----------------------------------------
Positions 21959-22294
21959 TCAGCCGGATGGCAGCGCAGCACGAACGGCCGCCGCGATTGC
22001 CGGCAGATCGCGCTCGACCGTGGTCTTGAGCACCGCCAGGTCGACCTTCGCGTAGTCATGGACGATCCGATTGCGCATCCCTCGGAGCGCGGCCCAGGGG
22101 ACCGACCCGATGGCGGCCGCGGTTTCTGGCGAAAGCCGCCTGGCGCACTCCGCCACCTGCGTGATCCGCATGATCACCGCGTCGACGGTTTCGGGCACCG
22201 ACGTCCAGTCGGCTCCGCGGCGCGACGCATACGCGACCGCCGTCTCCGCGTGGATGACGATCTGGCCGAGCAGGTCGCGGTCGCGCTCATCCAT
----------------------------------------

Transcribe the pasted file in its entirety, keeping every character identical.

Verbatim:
Positions 21959-22294
21959 TCAGCCGGATGGCAGCGCAGCACGAACGGCCGCCGCGATTGC
22001 CGGCAGATCGCGCTCGACCGTGGTCTTGAGCACCGCCAGGTCGACCTTCGCGTAGTCATGGACGATCCGATTGCGCATCCCTCGGAGCGCGGCCCAGGGG
22101 ACCGACCCGATGGCGGCCGCGGTTTCTGGCGAAAGCCGCCTGGCGCACTCCGCCACCTGCGTGATCCGCATGATCACCGCGTCGACGGTTTCGGGCACCG
22201 ACGTCCAGTCGGCTCCGCGGCGCGACGCATACGCGACCGCCGTCTCCGCGTGGATGACGATCTGGCCGAGCAGGTCGCGGTCGCGCTCATCCAT